Today I got up pretty early and put the bolt holes in the main fence for my sled.
All 6 of them. Not as simple as one would like. I am not gluing the fence down, I am making it removable for additional items or replacement. These are 3 inch carriage bolts. Nuts on the top of the fence for easy accessibility. Carriage bolts because you can tighten the nuts without holding the bolt. Rudimentary.
I made one bolt tight with 5/16 inch hole on the end, since the bolts are 5/16, and the rest are 3/8 inch to enable adjustment. I should have made them all 3/8 inch, the tight hole was hard to negotiate and needed some enlarging.
The origin of the problem is the countersinking both top and bottom.
And then secondarily drilling the main hole. Hard to get everything to line up over a distance of nearly 4 inches. I accomplished it, with careful measurement and an assortment of drill bits….......shhhhhhh…..and a bit of filing. I knew enough to start the task early in the morning.
So it is done. I have also finished the main fence, the sled base and the short…......er…....call it the small fence with a couple of coats of clear Watco. The small fence will be installed tomorrow morning with 4 lag bolts. Not likely I will ever have to move it or replace it.
To align the sled fence, I just used my Vega TS fence, which aligns perfectly with the miter slots, and a large square. But of course I will test it, and because it uses bolts, I can adjust it. In fact, there was the slightest bit of cupping in the fence, so using one of my new Bessey clamps I pulled it right and adjusted the 6 bolts...........that’s why there are six bolts. Allows for maximal adjustment. OCD.
But I skipped a couple of steps. When you are working, and are OCD, things take time.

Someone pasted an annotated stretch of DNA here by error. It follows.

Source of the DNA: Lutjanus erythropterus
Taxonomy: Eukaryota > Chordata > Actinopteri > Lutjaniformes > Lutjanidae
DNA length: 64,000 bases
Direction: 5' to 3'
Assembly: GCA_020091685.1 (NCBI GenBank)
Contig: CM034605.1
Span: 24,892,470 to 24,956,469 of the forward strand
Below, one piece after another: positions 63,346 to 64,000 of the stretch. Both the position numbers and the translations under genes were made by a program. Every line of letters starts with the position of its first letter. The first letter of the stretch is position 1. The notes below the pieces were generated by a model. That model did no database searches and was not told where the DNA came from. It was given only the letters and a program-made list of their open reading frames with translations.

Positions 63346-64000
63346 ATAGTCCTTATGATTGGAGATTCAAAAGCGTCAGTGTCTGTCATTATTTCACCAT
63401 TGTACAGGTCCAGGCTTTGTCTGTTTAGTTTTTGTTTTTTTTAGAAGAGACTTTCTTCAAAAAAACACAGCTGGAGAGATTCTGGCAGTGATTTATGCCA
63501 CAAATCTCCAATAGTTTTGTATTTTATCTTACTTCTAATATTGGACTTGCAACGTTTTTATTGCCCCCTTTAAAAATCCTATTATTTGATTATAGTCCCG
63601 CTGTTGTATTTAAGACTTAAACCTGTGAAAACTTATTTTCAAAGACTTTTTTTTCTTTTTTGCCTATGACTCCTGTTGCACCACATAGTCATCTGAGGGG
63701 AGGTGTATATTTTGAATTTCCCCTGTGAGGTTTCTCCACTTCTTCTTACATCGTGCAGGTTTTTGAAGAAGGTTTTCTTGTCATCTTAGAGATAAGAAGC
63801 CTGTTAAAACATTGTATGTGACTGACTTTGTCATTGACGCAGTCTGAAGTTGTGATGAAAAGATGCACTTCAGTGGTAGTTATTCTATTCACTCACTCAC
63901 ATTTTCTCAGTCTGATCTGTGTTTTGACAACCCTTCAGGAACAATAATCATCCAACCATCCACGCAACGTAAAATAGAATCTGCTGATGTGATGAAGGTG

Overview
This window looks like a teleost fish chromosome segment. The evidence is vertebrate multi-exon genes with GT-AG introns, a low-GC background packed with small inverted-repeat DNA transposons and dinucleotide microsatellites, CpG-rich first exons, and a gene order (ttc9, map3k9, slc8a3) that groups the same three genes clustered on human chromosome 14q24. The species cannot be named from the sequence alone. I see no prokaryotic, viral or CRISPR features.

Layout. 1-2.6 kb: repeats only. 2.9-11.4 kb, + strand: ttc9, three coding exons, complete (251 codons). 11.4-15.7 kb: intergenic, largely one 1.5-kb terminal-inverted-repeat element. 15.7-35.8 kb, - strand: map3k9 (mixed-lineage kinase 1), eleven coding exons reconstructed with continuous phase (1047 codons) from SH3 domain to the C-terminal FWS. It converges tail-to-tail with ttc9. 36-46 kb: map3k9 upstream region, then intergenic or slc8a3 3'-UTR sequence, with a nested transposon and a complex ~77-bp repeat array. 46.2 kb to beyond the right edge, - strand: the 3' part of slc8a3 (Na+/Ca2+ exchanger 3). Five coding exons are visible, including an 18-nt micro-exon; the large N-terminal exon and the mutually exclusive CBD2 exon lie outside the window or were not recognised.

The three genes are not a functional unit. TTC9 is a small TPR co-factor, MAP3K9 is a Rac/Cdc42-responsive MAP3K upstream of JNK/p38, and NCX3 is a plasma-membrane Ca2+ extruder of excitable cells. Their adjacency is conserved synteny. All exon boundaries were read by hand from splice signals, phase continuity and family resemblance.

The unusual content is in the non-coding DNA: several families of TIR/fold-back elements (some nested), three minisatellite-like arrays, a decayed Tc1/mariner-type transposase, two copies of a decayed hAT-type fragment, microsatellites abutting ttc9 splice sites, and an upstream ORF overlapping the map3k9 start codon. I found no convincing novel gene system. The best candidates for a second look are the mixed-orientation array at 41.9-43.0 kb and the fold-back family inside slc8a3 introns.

On Tuesday, I think that was the day, I put on
the rails (slides, whatever you call them that slide through the miter slots). Formed of a sandwich of 1/8 inch hardboard slightly less than 3/4 inch wide, and 3/4 inch wide aluminum bar.
Spot glued them together with Super glue.
Then glued them in place on the sled base again with super glue, after aligning the sled with the Vega fence. Then did a little filing, a little center punching, and they are near perfect.
The rails are fixed in place with wood screws through countersunk holes in the aluminum. Paste waxed the table saw and silicone greased the miter slots, and took the silicone grease off the next day and put on paste wax. Silicone is a no-no on the table I found out. Pretty smooth now, though.
Wednesday, I installed the T-track. OCD strikes again. I plan to use these T tracks for all kinds of things…...this sled is meant to be a jig platform among other things. I didn’t use slots, they can develop wear patterns …... DaveR …....pointed that out. But I am using 3/4” ply…...nahhh….0.7 inch ply. After routing for the T-track, I had about 0.3 inch of wood to use. I might use wood screws and even a little glue, but the latter would affect my ability to repair a wear item. Flat head machine bolts and countersunk nuts to the rescue. Tedious, 5 per T-track, but you are really going to have to do something strange to dislodge that T-track. All kinds of calculations and measurements.
So there you have it, tomorrow put the far fence in, make the kerf, and test and adjust the alignment. Then make the miter arms. The miter arms ought to be fun.
The sled, small fence not yet installed, but ready….......
The small fence…......
When the sled is done, I am going to make some router table modifications, and then I have to make a quick and dirty computer cart.
And then I am going to make the world’s most useful and interesting outfeed table, and the TS right extension router table.
......sounds like a lot of fun…...........
-- Jim, Anchorage Alaska